The last three years have been very hard on trans and non-binary people, who have watched as right after right has been taken away and government official after government official has been quoted as making very anti-trans remarks. As a result of the worsening social environment trans and non-binary people have experienced, many report making decisions to not access services, go out to socialize, or otherwise participate in public life, in order to minimize their chances of experiencing transphobia or violence.
That means that one of the most helpful and simple things you can do is “go with” your trans and non-binary friends, family members, and clients. Invite them to the movies, out for coffee, or simply for a walk. If your area is conducting an election, definitely offer to accompany trans and non-binary people to vote. When you are out in public with a trans or non-binary person, offer to go with them to the bathroom (public restrooms are often very fear-inducing for non-binary and trans people, as they are frequently sites of questioning, harassment, or violence). Tell your trans and non-binary loved ones that you’d be happy to accompany them to a medical appointment or other service provider visit.
One way to offer accompaniment on a broader basis is to set up an “Open Coffee Hour.” Advertise to your friends and social media contacts that you will be at a particular coffee shop, library, or other public venue at a particular time, just to chat. If you and/or the people who show up are not conversational butterflies (and many trans and non-binary people are not!), consider creating and bringing a bowl of conversation starters, some board games, or coloring books. Also practice your active listening skills, to make sure you don’t fall into the trap of giving people advice they do not want; one of the best gifts you can give someone is providing a sounding board for them to either figure something out for themselves or simply talk out something they can then let go of. An evening “open coffee hour” may be particularly welcome on days when the trans community has experienced another political or judicial loss, or a high-profile instance of violence.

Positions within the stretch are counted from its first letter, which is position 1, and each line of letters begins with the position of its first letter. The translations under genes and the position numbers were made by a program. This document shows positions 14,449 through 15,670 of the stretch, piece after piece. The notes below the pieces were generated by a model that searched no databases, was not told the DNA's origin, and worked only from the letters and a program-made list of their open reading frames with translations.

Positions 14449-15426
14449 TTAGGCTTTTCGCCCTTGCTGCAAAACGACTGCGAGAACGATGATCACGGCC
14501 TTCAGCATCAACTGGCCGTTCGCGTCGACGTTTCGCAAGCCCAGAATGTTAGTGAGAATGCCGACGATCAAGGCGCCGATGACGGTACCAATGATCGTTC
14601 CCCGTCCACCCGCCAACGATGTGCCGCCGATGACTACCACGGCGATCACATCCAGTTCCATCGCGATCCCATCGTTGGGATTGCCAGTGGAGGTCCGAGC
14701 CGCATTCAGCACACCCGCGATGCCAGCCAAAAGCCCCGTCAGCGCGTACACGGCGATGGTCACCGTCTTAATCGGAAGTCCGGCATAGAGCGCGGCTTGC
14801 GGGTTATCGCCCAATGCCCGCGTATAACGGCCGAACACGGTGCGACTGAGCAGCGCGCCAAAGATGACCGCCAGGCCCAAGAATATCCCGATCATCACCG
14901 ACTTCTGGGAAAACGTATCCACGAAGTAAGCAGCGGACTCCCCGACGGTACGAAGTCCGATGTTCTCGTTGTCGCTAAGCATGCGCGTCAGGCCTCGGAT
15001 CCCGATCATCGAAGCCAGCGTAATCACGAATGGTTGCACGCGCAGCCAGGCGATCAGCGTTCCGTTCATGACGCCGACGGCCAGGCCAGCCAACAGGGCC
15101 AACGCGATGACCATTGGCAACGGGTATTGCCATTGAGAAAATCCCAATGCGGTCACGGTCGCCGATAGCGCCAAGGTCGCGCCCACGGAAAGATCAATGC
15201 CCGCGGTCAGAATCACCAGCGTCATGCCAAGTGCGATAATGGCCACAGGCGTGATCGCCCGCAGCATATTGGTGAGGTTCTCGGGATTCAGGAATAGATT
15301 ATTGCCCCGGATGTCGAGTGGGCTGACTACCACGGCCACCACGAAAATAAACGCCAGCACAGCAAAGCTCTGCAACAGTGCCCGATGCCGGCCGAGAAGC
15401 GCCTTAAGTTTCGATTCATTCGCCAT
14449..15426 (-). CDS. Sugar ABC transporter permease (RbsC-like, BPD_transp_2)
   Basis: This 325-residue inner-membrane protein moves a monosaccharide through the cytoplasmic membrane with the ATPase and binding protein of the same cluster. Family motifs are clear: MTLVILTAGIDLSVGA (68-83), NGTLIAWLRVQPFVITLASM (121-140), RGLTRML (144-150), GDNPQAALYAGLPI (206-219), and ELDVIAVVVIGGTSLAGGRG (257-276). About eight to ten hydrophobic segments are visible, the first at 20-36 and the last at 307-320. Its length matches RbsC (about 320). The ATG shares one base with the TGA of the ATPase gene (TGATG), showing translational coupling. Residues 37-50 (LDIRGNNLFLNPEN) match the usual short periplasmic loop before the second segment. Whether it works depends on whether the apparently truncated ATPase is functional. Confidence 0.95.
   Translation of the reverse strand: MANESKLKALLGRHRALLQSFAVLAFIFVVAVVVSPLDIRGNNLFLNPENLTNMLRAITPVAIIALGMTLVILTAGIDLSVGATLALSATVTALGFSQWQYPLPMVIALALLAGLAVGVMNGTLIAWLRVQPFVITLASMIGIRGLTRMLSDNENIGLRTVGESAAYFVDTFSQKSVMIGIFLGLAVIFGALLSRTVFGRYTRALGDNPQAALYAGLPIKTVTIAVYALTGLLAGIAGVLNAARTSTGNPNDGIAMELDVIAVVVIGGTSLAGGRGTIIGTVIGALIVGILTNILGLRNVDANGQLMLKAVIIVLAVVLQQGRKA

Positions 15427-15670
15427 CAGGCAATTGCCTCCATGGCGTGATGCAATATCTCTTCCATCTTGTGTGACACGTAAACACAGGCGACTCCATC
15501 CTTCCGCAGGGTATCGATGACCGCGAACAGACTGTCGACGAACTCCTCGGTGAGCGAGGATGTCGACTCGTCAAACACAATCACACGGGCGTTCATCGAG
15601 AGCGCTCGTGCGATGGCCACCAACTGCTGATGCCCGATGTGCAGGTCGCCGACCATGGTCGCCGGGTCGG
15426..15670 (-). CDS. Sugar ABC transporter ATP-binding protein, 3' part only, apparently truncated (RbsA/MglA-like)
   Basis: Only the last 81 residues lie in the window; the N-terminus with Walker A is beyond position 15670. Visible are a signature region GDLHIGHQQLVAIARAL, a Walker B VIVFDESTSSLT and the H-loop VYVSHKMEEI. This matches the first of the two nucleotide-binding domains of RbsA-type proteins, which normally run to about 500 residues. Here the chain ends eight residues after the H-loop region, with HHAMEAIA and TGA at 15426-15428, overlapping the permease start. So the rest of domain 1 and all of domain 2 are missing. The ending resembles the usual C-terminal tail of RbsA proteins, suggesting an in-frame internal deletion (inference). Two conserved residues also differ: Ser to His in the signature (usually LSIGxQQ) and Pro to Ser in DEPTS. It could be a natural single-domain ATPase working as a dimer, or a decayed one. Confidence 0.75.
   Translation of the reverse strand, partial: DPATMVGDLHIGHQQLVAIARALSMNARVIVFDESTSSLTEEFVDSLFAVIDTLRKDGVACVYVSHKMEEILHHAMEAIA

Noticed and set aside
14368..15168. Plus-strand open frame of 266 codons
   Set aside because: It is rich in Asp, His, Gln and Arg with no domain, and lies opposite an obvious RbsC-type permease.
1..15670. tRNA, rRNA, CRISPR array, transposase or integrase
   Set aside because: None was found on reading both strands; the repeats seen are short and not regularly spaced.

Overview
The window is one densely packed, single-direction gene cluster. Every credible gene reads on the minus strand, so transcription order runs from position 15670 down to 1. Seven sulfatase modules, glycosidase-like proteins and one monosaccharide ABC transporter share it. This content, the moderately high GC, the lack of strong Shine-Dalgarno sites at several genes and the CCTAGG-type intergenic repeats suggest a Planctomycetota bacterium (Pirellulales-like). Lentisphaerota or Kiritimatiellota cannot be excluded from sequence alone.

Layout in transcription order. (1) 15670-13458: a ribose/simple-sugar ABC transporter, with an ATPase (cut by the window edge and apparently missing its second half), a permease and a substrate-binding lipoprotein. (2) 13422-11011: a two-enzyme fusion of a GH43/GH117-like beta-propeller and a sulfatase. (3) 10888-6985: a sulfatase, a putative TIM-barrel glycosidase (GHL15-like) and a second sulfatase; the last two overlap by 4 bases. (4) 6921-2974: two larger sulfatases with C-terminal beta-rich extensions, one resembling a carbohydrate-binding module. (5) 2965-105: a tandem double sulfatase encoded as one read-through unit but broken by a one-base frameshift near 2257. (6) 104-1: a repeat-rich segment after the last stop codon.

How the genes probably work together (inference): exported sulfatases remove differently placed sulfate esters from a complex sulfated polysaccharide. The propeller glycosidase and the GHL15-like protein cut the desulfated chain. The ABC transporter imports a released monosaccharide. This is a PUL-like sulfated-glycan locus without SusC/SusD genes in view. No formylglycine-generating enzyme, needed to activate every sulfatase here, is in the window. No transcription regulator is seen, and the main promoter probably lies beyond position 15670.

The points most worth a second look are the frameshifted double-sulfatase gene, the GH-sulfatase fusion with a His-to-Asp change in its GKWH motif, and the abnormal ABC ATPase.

A way to “accompany” trans and non-binary people without leaving home or work is to watch for and share social media posts that positively acknowledge trans and non-binary individuals and communities (while avoiding reposting repost news of violence or political setbacks!). Such posts are a quiet “I see you” and “I value you” affirmations for the trans and non-binary people who celebrate them.
#14DaysOfTransAction #TDOR #TransAwareness #TDOR2019